Tinto de Verano

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One day during quarantine when it was too hot to be outside, I happened upon a show called Amy Schumer Learns to Cook. Now I do like Amy Schumer, but this cooking show, where she partners with chef-husband Chris Fischer, shows Amy from a totally different perspective.

I had to google Chris Fischer, and he’s no line cook at Applebees. From Martha’s Vineyard originally, he inherited the family farm, and started the Beetlebung Farmer’s Market, which includes a restaurant. Oh, and he is a James Beard award winner for the Beetlebung Farm Cookbook. The name Beetlebung kind of gives insight into the humor that bonds the two of them.

So, the guy know his chops. And for the show, he attempts to teach his wife basic cooking during their quarantine. Great concept. They’re really cute together, lower left pic. This drink requires a red vermouth called Noilly Prat, pictured below right.


This refreshing drink is reminiscent of sangria, but simpler, and not as alcoholic. It translates to “red wine of summer.”


I estimated the amounts by watching Ms. Schumer pour the first three ingredients into her pitcher. Feel free to adjust according to your taste. I don’t know what it’s “supposed” to taste like!

Tinto de Verano

1 bottle of Spanish red, chilled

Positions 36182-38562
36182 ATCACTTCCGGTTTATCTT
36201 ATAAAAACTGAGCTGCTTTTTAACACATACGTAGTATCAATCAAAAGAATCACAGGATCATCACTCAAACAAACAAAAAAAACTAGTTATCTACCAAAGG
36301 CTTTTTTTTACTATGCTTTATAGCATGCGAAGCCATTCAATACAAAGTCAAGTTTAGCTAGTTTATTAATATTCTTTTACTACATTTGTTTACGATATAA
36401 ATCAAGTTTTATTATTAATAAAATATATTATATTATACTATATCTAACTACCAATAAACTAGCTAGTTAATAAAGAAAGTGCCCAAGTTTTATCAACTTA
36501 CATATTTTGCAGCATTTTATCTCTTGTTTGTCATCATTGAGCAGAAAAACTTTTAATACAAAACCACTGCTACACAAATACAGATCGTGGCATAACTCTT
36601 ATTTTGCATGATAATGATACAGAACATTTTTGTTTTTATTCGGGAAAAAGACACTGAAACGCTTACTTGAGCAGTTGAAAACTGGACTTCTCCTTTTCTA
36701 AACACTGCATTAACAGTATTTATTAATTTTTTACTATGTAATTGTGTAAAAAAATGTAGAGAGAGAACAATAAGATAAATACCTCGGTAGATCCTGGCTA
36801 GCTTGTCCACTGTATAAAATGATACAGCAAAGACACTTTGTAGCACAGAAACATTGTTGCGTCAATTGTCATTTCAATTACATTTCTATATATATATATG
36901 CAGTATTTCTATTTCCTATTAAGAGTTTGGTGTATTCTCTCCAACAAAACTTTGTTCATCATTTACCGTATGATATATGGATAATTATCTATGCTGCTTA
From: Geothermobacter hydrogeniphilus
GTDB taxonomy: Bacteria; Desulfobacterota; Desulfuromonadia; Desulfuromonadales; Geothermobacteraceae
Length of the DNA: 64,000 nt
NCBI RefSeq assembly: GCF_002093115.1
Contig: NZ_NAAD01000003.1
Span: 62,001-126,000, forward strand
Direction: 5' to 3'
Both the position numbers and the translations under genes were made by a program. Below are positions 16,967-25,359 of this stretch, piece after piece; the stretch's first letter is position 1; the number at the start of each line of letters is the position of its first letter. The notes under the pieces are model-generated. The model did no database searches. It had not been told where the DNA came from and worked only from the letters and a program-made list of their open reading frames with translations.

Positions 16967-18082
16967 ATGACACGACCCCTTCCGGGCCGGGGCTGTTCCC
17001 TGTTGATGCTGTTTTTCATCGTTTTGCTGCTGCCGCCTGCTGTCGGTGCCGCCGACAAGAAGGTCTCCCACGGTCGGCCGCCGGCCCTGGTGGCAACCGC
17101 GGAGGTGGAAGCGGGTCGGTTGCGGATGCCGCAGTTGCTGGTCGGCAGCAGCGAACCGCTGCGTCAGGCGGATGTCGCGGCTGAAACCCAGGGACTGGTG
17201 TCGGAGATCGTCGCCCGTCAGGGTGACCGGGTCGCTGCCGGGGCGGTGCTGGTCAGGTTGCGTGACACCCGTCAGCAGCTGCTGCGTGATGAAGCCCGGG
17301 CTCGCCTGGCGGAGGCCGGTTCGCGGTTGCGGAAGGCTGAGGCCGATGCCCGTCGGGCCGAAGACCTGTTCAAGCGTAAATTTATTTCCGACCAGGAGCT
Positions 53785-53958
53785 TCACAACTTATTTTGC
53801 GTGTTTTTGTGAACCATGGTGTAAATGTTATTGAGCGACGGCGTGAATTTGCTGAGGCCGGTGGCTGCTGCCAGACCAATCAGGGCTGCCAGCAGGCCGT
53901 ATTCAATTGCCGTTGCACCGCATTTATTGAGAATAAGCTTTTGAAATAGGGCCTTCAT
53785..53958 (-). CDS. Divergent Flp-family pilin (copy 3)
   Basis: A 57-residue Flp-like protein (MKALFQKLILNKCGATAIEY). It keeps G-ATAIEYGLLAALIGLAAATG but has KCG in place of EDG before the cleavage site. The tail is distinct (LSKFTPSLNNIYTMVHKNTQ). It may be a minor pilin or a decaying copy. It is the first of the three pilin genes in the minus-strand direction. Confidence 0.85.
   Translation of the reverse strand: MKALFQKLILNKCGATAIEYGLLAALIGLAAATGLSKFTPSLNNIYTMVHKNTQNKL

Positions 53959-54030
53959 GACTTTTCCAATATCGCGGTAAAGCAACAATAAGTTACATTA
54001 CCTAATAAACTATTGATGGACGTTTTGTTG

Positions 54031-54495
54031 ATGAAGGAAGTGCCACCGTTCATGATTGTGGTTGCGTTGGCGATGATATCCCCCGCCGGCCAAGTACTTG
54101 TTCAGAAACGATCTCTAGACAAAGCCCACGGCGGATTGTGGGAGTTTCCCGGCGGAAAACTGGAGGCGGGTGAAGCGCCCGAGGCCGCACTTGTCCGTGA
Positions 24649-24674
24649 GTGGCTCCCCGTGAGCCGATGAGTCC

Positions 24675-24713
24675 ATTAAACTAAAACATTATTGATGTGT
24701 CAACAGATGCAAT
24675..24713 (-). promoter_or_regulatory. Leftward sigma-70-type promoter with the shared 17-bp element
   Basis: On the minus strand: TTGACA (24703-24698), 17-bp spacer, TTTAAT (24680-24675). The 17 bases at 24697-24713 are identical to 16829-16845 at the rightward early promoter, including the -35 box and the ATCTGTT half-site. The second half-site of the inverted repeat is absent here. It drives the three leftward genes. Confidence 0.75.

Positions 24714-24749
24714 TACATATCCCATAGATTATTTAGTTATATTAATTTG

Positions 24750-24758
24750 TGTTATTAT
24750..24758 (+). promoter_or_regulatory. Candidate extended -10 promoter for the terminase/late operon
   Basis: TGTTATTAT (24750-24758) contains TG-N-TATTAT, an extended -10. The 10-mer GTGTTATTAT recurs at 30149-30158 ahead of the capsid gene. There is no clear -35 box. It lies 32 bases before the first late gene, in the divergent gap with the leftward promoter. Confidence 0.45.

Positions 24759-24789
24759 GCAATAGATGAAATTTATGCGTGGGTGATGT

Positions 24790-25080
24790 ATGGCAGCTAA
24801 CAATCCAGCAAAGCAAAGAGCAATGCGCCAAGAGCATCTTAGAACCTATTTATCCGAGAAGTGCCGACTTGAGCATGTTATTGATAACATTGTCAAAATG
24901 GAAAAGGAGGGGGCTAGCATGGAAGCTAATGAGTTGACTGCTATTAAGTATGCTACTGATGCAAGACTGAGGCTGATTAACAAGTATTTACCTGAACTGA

2 cans Fresca, chilled
1 cup Noilly Prat rouge, chilled
Juice of 1 lemon
2 oranges, one juiced, one sliced

Pour the wine and Noilly Prat into a large pitcher.

Add the juiced lemon and orange and stir well. Toss in the sliced oranges, and save some for the glasses.

Add the fresca at the last minute. You want the tinto de verona nice and bubbly.

I added ice to two glasses instead of adding ice to the pitcher. I didn’t want it watered down, and it was hot hot hot outside.

The verdict? A perfect ratio of wine, bubbly, and sweet vermouth. I like the citrus flavors as well.

I think I might enjoy this a little bit more than traditional sangria, but I’ll continue to test…

The only negative, is that Amy Schumer Learns to Cook is only four episodes. I want more!

Marinades

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Marinades are a wonderful way to flavor meat. They can be simple or involved, depending on your desires, but they’re also a great way to use up ingredients. Have some leftover parsley? Make a marinade. Tomatoes? Make a marinade. An orange? You get the idea.

Generally, a marinade is composed of three parts: the oil, the acid, and the flavoring. The oil is simply the carrier. It can be a neutral oil like grape seed, an extra-virgin olive oil, or an infused oil.

The acidic option depends on what food you’re preparing. If I’m marinating beef for fajitas, I’d choose lime juice as my acid. If I’m marinating chicken for a stir fry, I’d choose sake or mirin. But there are other options as well. Orange juice? Pineapple juice? A ripe tomato? Sure! They all work.